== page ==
The ban extends to containers, clam shells, bowls, plates, cartons and cups. However, it does not affect straws, utensils or hot up lids. In January, Palo Alto stopped accepting polystyrene packing peanuts and polystyrene blocks used in consumer goods packaging.
But while the ban will reduce Palo Alto’s waste, that’s not the initial intention of the prohibition. The current economic recession carried a lot of weight for lawmakers proposing the ban.
“Part of the rationale for a ban was the economy and the recycling markets in general,” says Mike Levy, director of the Plastics Foodservice Packaging Group of the American Chemistry Council. “It is a difficult decision for a city to add recycling when the market is down.”
However, Levy adds that fewer than 5 percent of the cities in California have enforced this ban, and as the economy picks up, so will the market for recycling materials. Therefore, Levy hopes that other cities will look at the sustainability aspect of the situation and its potential for recycling, not just from an economic standpoint.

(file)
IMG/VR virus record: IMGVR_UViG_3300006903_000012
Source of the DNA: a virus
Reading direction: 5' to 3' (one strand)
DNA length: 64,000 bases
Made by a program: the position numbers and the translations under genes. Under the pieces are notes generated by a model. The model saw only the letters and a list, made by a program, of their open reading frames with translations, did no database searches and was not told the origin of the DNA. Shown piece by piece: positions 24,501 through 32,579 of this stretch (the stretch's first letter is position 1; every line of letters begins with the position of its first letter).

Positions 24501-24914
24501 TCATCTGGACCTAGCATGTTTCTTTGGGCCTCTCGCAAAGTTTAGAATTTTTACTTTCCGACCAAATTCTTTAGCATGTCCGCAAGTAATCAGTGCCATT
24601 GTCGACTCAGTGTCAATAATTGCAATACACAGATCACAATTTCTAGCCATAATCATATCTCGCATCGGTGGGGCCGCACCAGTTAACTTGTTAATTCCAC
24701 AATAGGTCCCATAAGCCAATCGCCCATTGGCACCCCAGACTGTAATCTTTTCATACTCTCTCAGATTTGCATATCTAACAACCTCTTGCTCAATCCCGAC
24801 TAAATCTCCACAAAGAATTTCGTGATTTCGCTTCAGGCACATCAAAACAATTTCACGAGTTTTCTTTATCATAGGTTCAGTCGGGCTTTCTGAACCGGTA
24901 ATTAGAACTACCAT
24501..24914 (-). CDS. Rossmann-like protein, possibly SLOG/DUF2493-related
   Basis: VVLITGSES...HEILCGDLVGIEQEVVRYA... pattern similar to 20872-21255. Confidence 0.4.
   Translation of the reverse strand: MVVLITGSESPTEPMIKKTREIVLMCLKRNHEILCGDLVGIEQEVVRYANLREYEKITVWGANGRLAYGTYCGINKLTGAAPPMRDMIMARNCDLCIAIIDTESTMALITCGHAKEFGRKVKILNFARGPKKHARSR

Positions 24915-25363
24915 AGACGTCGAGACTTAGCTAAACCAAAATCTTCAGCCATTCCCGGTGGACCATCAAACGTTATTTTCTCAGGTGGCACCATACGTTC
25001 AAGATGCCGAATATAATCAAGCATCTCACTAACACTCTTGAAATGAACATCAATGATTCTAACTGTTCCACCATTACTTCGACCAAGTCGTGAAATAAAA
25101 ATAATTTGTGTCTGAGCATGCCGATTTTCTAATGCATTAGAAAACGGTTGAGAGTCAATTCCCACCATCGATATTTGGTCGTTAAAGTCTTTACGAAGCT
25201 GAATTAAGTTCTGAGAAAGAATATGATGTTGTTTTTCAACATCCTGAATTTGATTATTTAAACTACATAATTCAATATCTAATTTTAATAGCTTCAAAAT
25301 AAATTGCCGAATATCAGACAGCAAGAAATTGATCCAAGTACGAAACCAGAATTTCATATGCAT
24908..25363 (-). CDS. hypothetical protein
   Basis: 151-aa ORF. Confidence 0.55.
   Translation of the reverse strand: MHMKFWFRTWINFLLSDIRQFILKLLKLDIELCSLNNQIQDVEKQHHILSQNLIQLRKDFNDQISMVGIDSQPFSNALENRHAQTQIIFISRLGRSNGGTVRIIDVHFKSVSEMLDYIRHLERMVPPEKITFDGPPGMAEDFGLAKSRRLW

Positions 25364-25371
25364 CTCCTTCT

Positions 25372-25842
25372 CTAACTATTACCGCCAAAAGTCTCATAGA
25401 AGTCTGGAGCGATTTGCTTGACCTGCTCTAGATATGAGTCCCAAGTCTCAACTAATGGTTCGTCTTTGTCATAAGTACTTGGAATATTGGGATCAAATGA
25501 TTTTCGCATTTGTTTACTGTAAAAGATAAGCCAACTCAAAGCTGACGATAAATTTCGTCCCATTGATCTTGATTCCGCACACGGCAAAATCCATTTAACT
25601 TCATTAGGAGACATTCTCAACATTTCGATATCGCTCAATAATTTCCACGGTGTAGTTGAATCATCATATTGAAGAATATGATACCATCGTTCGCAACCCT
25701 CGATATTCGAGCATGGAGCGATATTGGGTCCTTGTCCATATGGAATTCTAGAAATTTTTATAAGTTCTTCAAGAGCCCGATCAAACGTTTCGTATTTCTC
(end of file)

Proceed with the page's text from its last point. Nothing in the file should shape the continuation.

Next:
Litter audits have shown that the polystyrene ban has not significantly reduced the littler. The 2008 audit shows that on and item-by-item basis, the 36 percent reduction in polystyrene litter was offset by an equal increase in coated paperboard.
Nevertheless, the ban is seen as a step forward considering the complexity of polystyrene (Styrofoam) recycling. Because it’s so lightweight, polystyrene takes up to 0.01 percent of the total municipal solid waste stream by weight, but as you may have guessed, its volume is a greater problem than its weight. It takes up space in landfills and doesn’t biodegrade.